[sdiy] Which transistors for synth circuits?

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Sat Jan 1 11:04:30 CET 2022


It may be an indication of design convention. After all, reducing the 
number of different parts to stock is quite often a good idea.

But if a mere extension of spec'ed hFE range changes properties of the 
design, I'd consider this to be poorly designed. For real BJTs, the spcs 
for hFE are already pretty wide, and you never know which end you'll 
get. Sure enough, if there's a whole device family with minor 
differences in specs (for hFE it's often several overlapping ranges, or 
a few limit values for CE breakdown), it's likely they'll be sorted 
after production according to measured values, so it's not too likely 
you'll end up with parts right on the edge of specs. But still, any 
design that relies on hFE - which varies quite a lot in production, and 
is heavily dependent on bias and environmental conditions - i'd consider 
very poor design. In the end, even replacing one transistor with another 
one of identical part number, but with hFE sitting on the other end of 
spec range, would alter circuit properties as significantly as 
substituting a 2N3906 would do, or even more. The same goes for a 10°C 
change in ambient temperature. Emitter degeneration has been invented 
for a reason, and is pretty cheap to implement.

Bests,
Florian

On 01.01.22 04:09, Michael E Caloroso via Synth-diy wrote:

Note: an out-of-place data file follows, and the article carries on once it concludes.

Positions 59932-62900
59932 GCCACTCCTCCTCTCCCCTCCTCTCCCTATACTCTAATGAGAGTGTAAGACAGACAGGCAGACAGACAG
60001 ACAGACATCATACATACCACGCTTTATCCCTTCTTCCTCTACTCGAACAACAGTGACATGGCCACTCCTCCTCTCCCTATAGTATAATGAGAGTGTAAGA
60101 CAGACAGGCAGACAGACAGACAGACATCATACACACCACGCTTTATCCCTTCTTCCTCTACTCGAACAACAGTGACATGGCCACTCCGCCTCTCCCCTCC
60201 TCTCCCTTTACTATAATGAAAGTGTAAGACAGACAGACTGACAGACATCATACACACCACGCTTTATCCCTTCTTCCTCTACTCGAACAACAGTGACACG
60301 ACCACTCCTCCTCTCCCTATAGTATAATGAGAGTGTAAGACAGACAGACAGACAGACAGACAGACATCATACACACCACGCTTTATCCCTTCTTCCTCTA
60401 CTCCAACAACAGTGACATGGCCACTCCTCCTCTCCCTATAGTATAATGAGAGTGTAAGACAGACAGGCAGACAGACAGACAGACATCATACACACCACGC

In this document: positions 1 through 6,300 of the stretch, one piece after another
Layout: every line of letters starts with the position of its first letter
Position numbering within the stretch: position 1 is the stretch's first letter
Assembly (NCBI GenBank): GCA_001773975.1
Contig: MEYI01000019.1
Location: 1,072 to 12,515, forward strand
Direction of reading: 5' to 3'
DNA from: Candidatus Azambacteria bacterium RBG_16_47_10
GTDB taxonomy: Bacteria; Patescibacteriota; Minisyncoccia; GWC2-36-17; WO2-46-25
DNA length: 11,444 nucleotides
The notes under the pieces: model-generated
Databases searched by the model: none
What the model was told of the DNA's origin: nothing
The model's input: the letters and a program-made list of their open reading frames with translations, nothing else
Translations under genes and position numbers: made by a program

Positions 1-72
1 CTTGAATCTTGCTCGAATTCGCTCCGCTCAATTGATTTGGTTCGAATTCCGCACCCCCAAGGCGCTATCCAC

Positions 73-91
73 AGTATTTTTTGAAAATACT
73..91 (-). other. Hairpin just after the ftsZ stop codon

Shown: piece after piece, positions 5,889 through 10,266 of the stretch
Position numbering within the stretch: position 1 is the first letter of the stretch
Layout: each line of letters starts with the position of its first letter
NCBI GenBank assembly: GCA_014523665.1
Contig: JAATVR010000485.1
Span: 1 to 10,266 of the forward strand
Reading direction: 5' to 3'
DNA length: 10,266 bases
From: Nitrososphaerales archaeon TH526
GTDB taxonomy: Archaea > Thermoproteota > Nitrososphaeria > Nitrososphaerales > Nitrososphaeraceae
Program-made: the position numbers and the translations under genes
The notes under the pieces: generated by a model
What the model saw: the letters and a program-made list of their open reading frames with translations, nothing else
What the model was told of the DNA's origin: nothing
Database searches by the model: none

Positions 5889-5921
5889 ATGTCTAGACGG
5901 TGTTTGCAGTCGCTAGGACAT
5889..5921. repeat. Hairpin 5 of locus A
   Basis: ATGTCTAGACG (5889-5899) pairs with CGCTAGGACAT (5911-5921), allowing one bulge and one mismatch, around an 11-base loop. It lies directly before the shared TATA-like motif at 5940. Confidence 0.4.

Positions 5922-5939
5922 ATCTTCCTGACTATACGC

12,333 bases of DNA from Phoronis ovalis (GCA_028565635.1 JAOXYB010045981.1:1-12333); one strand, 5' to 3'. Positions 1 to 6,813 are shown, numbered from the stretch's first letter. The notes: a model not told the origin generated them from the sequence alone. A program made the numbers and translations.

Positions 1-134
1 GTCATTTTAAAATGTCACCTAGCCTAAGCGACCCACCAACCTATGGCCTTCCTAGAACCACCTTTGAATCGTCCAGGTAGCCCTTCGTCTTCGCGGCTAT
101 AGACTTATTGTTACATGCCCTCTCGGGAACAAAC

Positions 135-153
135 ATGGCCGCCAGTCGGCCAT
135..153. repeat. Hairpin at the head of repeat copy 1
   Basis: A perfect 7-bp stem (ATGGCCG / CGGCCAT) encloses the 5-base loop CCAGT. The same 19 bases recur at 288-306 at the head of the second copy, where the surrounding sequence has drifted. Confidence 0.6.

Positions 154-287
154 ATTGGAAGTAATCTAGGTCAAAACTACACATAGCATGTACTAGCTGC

> No it's an indication of design convention.  If you study the circuits 
> of legacy Oberheims, almost all of the PNPs are '05 - that was their 
> convention.  I don't remember any '06 used.
> 
> MC
> 
> On Fri, Dec 31, 2021 at 4:09 PM Mike Bryant <mbryant at futurehorizons.com 
> <mailto:mbryant at futurehorizons.com>> wrote:
> 
>     __Ø__When I compared the '06 against the '05 specs in my Fairchild
>     databook, I found that the '05 had a lower HFE range than the '06. 
>     Sure enough, when the 2N3905 was put in the voicecard clone now
>     sounded the same.  The 2N3906 caused the SVF cutoff scaling to
>     change because the higher HFE range resulted a steeper current/volt
>     response, thus it was putting out higher current to iABC for the
>     cutoff control voltage.   That's why the filter sounded different.____
> 
>     __ __
> 
>     Isn’t that more an indication of a poor design ?  If the
>     current/volt response is critical then it should have been reduced
>     with an emitter resistor. ____
> 
>     __ __
> 
>     __ __
> 
>     __ __
> 
>     *From:*Synth-diy [mailto:synth-diy-bounces at synth-diy.org
>     <mailto:synth-diy-bounces at synth-diy.org>] *On Behalf Of *Michael E
>     Caloroso via Synth-diy
>     *Sent:* 31 December 2021 18:47
>     *To:* David G Dixon
>     *Cc:* synth-diy
>     *Subject:* Re: [sdiy] Which transistors for synth circuits?____
> 
>     __ __
> 
>     Designers have the freedom to use their favored transistors.____
> 
>     __ __
> 
>     For substitution in existing devices, some circuits are sensitive to
>     transistor selection. ____
> 
>     __ __
> 
>     In vintage synths, the voltage to current converter for the iABC
>     input of the OTA based SVF is one of them.  Scott Rider was